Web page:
Your business spends money and effort in looking for a new, improved, or technologically advanced product or process. The federal government may reward you through a tax credit. The research and development tax credit, technically called the credit for increasing research activities, serves as a way to recoup some of the cost of this activity and cut your tax bill.
How much is the credit?
The basic credit is 20% of research expenses for the current year over a base amount reflecting such costs in certain prior years. There is an alternative credit of 14%, which is a simplified way to figure the credit.
Research expenses for purposes of the credit include:
- In-house expenses. These include wages to paid to employees for doing research and related supplies.
- Contract expenses. These are limited to 65% of amounts paid to outsiders for research and testing.
Does my business qualify for the Research and Development Tax Credit?
When you think of research, you may envision big drug companies developing new medications or multinational companies creating new supercomputers. Or you may picture Edison toiling away to get patents. But dramatic and commercially important changes are not the criteria for claiming the credit. For example, microbreweries and brewpubs could claim the credit for developing new beers, refining hopping techniques, and creating new packaging processes.
To claim the credit, the research activities must meet a 4-part test:
- Basic research test (the expenditure is incurred in your business and represents R&D in the experimental or laboratory sense).
- Technological information test (discovering information which is technological in nature)
- Business component test (the application is intended to be useful in the development of a new or improved business component of your business)
- Process of experimentation test (there’s testing, surveys, modeling, simulating, etc.)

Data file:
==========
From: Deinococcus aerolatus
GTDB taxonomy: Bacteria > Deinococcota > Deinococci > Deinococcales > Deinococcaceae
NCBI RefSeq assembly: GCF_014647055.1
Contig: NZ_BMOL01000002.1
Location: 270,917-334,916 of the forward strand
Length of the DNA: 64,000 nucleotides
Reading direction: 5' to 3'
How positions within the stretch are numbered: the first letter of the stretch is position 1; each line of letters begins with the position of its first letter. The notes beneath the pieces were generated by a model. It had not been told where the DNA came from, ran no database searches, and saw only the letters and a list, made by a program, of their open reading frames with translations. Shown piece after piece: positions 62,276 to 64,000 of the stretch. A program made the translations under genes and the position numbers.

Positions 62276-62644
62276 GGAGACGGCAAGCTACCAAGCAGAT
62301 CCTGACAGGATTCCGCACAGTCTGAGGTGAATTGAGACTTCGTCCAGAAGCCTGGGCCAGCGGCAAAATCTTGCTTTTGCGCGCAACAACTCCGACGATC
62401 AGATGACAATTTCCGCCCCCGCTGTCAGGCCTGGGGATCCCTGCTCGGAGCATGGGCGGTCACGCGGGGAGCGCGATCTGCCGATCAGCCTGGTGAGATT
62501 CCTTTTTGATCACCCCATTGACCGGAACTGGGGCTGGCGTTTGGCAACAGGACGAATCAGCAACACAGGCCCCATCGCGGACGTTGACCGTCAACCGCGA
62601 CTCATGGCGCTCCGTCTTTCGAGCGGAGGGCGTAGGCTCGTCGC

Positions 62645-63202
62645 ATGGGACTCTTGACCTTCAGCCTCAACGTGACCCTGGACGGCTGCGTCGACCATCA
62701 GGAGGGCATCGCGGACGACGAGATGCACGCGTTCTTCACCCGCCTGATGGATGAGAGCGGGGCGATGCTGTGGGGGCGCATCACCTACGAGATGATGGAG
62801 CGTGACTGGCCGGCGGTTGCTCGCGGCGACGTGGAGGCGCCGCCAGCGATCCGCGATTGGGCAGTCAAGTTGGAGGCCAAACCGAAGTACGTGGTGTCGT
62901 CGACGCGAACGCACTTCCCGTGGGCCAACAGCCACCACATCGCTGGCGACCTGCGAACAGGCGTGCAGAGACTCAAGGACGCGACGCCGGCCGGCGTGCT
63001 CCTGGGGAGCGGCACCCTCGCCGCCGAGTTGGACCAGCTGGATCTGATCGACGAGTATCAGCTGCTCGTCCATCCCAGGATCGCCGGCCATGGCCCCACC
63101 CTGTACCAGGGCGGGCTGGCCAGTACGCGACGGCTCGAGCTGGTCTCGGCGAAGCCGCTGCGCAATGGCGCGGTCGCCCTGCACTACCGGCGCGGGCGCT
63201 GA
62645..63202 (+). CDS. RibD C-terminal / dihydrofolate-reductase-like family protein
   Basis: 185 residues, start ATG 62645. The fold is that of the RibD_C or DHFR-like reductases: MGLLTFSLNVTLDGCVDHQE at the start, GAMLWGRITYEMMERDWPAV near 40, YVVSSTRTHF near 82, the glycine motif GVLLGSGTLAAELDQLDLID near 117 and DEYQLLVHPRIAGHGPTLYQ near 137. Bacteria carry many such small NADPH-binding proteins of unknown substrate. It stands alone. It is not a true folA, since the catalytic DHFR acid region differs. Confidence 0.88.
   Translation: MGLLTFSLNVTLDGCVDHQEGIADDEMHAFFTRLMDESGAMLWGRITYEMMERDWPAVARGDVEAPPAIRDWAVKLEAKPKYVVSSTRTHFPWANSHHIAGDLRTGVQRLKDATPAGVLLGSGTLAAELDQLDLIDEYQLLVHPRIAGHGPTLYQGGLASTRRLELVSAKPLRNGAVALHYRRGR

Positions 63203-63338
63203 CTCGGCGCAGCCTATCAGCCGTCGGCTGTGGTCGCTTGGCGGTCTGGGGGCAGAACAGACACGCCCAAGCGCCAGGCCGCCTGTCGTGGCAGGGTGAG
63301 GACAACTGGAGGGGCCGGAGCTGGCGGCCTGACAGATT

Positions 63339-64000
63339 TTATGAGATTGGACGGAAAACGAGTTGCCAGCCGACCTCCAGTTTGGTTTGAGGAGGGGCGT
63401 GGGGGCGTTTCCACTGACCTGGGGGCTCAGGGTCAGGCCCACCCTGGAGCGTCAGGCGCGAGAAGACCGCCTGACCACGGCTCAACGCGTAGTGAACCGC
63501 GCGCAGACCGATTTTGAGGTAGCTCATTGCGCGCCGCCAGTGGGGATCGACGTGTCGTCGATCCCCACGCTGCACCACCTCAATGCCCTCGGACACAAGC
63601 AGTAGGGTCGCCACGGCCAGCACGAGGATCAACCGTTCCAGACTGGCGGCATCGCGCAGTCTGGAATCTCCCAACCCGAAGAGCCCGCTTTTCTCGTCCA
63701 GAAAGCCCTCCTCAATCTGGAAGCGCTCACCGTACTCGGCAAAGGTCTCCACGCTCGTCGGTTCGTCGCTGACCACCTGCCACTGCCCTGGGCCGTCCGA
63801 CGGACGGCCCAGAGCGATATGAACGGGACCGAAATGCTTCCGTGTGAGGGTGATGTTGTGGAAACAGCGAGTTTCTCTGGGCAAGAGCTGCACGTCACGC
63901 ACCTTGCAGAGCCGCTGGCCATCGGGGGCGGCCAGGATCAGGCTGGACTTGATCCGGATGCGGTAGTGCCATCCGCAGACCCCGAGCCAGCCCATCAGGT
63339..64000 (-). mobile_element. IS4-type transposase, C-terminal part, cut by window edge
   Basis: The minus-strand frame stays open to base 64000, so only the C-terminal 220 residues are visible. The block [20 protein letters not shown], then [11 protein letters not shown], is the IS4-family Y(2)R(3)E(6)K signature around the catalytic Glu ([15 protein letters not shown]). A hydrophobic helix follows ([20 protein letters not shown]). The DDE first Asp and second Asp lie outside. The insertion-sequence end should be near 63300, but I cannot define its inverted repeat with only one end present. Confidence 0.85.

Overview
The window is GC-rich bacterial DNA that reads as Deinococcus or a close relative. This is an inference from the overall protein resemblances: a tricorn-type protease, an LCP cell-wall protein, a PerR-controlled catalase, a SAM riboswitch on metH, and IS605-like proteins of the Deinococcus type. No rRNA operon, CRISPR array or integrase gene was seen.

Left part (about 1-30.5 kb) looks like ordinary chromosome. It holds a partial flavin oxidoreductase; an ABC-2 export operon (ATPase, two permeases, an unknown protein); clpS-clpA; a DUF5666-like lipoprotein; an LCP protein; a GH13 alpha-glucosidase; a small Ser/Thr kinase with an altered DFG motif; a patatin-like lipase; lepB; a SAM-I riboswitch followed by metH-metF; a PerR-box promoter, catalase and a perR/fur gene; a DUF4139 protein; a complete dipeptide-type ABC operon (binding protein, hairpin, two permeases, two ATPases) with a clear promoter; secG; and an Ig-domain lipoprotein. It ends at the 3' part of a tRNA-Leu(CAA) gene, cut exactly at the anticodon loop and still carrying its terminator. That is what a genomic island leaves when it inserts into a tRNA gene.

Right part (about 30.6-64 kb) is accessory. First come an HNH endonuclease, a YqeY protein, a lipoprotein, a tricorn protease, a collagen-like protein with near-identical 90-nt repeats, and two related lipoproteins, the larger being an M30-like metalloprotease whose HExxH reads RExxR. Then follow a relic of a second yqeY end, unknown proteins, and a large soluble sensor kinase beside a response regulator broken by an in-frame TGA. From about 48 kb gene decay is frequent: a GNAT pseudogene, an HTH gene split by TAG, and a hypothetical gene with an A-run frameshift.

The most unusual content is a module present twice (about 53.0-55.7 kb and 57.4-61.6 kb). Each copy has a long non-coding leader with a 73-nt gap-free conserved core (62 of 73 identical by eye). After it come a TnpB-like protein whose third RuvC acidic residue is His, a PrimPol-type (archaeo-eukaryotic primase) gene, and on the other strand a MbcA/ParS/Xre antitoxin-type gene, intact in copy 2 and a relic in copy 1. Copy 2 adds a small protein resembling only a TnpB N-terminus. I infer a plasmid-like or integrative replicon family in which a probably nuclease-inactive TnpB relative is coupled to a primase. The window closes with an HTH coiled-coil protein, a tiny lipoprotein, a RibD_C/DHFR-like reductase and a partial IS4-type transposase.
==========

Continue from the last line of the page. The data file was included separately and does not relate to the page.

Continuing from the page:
If you may qualify for the credit, it’s essential to have proper documentation of the activities and related expenses in order to claim the credit. This includes payroll information, proof of expenses and supplies for R&D, contracts with outside companies for their research activities for you, and, of course, your test records, blueprints, designs, and other documentation showing the process and impact expected from your research. No guesswork is allowed.
What special rules apply for small businesses?
There are two special ways in which small businesses can use the research credit:
- Offset alternative minimum tax (AMT)
- Offset a portion of FICA
The definition of “small business” is different for each of these options.
AMT offset. Sole proprietors, partners, and S corporation shareholders can offset their personal AMT by their share of the research credit. This option applies to a business with average annual gross receipts in the 3 prior years not exceeding $50 million. For partners and S corporation shareholders, the test must be met at both the entity and owner levels.
FICA tax offset. At the business’s election, the research credit can be used to offset up to $250,000 of the employer’s share of Social Security taxes (a portion of FICA) paid on wages of employees. A small business for this purpose means receipts under $5 million for the current year and no gross receipts for any year before the most recent 5-tax year period ending with the current year (current year plus 4 prior years).
For example, a partnership has current gross receipts of $4 million, and gross receipts in the 4 prior years of $3 million, $4 million, $7 million, and $1 million, respectively. It didn’t have any gross receipts before that. Because the partnership’s current gross receipts are under $5 million and it didn’t have any gross receipts in the 5th prior year, the partnership qualifies to make this election. The amount of gross receipts in those 4 prior years don’t count. In this example, next year the partnership wouldn’t qualify because of having some gross receipts during that prior 4-year period.
The credit serves as part of the general business credit. As a result, this doesn’t amount to a separate credit but rather a limitation on claiming other credits (such as the research credit) currently. You carry the general business credit in excess of what’s allowed in the current year back one year and forward for up to 20 years. So you don’t lose the credit and save taxes in other years.
If you think you may be eligible for the research credit, be sure to work with a tax professional; this isn’t a do-it-yourself endeavor if you want to nail down your maximum credit amount and avoid IRS challenges.